L. reticulatus (Boulenger) from Somalia is distinguished from wilsoni by having fewer total dorsals (227-238), fewer subcaudals (29-32), an anterior supralabial equal to, or larger than, the inferior portion of the nasal. Furthermore, reticulatus is a much larger species (up to 200 mm), and has a distinct black and light reticularcolor pattern.
L. nigricans (Schlegel) has fewer subcaudals (19-33) than wilsoni, the supraoculars are distinctly largerthan the prefrontal,the rostral reaches the level of the eyes posteriorly, and it is uniformly dark pigmented (Broadley and Watson, 1976). Its range is discontinuous from South Africa to southern Sudan. After comparing several Zaire specimens of L. emini with South African L. nigricans, I agree with Broadley and Watson(1976) that they are conspecific.
Leptotyphlops boulengeri (Boettger) from Manda Island, Kenya is remarkable in its stoutness of form, the total length being only 29.9 times the midbody horizontal diameter; L. wilsoni, by comparison, ranges from 50.5 to 66.7 times. In addition,boulengeri has far fewer total dorsals (192), subcaudals(18), and a much shorter tail, tail length/total length ratio, 10.3.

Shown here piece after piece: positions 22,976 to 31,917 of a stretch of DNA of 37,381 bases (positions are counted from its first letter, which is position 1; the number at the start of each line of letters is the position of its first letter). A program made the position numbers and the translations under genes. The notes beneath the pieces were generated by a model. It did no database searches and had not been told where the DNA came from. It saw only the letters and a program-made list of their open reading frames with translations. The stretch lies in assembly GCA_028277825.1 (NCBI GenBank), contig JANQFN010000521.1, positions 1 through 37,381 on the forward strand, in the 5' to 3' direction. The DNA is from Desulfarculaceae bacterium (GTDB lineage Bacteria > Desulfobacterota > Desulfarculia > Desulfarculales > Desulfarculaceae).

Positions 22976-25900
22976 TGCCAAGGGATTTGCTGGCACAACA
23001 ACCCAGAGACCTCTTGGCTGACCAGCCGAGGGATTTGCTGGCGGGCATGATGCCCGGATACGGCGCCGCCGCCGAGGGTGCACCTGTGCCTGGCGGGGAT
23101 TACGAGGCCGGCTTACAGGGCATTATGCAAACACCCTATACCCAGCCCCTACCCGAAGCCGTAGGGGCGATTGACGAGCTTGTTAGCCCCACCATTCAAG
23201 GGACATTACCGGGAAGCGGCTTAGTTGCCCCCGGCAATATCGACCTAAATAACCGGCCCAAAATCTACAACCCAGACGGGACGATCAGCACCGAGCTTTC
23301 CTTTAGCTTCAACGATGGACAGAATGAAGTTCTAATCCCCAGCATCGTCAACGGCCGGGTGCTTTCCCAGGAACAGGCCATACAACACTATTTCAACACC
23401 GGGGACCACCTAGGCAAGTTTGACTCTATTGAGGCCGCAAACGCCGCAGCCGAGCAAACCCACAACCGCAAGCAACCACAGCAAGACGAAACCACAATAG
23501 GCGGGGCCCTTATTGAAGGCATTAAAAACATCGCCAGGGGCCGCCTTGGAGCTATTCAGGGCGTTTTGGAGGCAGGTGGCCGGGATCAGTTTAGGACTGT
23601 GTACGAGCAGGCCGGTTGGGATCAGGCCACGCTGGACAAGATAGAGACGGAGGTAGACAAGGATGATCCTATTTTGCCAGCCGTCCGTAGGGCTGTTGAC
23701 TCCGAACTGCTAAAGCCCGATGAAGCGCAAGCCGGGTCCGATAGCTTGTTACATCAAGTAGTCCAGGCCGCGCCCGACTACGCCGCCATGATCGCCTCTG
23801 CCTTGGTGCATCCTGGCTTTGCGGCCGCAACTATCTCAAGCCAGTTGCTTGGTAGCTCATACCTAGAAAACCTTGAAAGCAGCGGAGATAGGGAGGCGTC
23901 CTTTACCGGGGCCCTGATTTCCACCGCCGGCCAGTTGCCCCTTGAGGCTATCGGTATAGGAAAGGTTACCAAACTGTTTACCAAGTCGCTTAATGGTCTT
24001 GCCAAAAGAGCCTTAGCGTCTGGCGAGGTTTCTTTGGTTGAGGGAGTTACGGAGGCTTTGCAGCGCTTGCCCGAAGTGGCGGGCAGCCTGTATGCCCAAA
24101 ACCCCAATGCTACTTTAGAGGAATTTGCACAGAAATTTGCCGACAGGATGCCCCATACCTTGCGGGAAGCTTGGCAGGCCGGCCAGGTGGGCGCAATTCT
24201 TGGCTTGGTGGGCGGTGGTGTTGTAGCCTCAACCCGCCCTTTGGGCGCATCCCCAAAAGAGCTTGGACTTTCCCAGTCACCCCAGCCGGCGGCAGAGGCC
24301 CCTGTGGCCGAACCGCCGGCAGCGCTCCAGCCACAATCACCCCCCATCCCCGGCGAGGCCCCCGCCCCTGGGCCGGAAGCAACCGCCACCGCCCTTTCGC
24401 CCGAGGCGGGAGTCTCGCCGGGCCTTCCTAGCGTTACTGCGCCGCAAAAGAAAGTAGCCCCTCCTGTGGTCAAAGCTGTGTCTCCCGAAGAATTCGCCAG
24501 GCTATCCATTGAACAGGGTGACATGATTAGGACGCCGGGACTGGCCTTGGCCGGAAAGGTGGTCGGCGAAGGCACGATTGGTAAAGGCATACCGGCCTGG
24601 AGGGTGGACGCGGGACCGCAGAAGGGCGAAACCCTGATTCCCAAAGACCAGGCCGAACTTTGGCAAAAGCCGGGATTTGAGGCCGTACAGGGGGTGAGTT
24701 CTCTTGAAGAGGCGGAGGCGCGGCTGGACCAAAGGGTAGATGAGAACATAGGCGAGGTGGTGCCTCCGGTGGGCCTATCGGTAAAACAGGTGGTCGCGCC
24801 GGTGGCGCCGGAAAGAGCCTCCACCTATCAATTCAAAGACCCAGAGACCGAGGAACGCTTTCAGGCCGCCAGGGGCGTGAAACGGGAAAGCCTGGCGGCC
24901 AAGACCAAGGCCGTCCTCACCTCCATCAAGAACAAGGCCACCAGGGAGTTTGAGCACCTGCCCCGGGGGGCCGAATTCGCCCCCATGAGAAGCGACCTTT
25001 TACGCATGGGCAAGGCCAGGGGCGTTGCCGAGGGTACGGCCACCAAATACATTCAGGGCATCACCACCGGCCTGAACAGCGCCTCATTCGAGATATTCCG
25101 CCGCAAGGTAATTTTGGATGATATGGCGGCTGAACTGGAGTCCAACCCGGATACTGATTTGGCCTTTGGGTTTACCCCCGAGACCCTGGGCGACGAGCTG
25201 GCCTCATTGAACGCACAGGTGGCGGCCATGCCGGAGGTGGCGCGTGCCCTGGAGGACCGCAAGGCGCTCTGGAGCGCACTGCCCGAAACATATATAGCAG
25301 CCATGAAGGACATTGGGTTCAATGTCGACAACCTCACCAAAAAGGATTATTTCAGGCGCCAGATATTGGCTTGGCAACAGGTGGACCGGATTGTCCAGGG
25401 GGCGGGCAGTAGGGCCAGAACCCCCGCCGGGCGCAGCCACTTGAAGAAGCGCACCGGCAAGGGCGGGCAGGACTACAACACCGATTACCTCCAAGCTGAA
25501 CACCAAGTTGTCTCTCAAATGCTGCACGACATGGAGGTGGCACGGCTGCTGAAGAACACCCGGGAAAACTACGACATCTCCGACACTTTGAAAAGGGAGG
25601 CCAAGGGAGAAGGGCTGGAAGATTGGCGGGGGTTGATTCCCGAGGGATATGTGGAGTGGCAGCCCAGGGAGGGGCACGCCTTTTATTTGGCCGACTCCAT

Leptotyphlops narirostris (Peters) from West Africa is most closely related to L. reticulatus.This is a much larger species than wilsoni, the longest specimen examined measuring 191 mm in total length. It also differs in having a long tail which is stout its entire length, tapering abruptly close to its terminus; the first supralabial is larger than the infranasal; and it has a slightly stouter body form, the midbody diameter going into the total length 38.3 to 47.3 times. [...]